Microsoft Database of 250 Million Records Exposed Online

Microsoft has announced that one of its databases has been accidentally exposed online. The database could over the internet without the need for authentication.

The database was found by security researchers at Comparitech, who reported the security issue to Microsoft. Microsoft immediately secured the database and launched an investigation to determine how long the data had been exposed and whether it had been accessed by unauthorized individuals.

According to Comparitech, the data could be accessed on five Elasticsearch servers and contained approximately 250 million records. The database contained logs of conversations between customers and Microsoft support agents between 2005 and December 31, 2019.

In a January 22, 2019 blog post Microsoft explained that the database was exposed as a result of a misconfiguration of the security rules by the network security group responsible for the database on December 5, 2019. The database was therefore exposed online for 26 days. Microsoft explained that the database was used for support case analytics. It was an internal database and an isolated incident. Its commercial cloud services were not affected.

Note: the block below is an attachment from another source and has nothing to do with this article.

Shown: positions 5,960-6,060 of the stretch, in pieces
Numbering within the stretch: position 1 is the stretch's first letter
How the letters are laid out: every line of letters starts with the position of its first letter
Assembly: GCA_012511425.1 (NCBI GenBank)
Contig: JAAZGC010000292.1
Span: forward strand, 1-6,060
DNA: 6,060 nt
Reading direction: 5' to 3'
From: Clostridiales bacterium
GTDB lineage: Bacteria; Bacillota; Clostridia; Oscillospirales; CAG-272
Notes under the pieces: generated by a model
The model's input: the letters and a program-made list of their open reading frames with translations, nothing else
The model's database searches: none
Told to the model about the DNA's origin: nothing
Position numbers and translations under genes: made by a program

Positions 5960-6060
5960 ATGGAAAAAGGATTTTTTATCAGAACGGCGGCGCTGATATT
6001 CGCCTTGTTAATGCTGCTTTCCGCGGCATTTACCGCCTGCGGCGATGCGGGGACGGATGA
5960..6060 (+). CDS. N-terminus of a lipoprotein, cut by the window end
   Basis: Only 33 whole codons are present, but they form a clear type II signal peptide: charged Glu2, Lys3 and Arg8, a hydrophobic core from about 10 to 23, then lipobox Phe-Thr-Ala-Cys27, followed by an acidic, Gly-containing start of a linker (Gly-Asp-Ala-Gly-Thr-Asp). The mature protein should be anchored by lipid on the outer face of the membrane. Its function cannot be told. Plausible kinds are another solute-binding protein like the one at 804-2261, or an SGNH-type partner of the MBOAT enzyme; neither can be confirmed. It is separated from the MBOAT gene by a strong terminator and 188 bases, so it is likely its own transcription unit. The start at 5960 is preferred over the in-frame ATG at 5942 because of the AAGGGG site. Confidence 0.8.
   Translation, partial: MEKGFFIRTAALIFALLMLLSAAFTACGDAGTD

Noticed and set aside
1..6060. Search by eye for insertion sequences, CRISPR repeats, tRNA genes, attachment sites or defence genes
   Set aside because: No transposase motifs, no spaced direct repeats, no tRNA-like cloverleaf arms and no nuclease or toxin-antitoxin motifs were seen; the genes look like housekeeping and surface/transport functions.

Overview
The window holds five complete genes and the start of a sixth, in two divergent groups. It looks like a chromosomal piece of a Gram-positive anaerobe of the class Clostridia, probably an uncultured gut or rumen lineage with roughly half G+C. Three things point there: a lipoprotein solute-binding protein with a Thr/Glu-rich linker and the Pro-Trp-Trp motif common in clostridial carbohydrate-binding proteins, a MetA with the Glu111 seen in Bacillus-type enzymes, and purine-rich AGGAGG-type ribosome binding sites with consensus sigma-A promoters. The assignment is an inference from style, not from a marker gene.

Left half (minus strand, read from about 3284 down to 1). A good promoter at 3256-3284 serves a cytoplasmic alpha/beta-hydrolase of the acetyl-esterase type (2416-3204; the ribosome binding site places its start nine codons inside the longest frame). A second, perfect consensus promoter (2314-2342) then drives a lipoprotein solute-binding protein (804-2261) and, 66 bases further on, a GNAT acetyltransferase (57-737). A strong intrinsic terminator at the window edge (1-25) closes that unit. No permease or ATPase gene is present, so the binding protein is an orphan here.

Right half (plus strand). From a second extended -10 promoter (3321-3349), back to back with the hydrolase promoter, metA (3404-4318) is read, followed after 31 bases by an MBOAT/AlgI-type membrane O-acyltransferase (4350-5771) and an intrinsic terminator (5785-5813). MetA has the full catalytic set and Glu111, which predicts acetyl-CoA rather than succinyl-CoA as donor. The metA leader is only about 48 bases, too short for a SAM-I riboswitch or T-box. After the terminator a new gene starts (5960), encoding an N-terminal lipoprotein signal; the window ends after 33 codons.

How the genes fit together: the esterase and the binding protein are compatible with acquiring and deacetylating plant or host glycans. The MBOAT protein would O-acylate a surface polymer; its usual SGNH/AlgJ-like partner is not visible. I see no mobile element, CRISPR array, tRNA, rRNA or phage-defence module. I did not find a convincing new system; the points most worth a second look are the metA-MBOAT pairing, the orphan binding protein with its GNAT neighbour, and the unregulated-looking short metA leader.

Sensitive personal information had been redacted from the database using Microsoft’s automated tools. Those tools removed the majority of personal information, but some information remained in the database if certain conditions were met. For instance, if an email address included a space, the tool would not have recognized it as such, and the email address would not have been removed.

Notifications have been sent to all customers whose personal information was present in the database. Microsoft has not disclosed how many individuals had their personal information exposed. Microsoft says it found no evidence to indicate anyone other than Comparitech found the database, but unauthorized access cannot be ruled out.

Any individual who contacted Microsoft for support between 2005 and 2019 should be alert to the possibility of phishing attacks seeking personal information. If you receive any email related to the breach, do not open any email attachments or click hyperlinks in the message body.

Author: Richard Anderson

Richard Anderson is the Editor-in-Chief of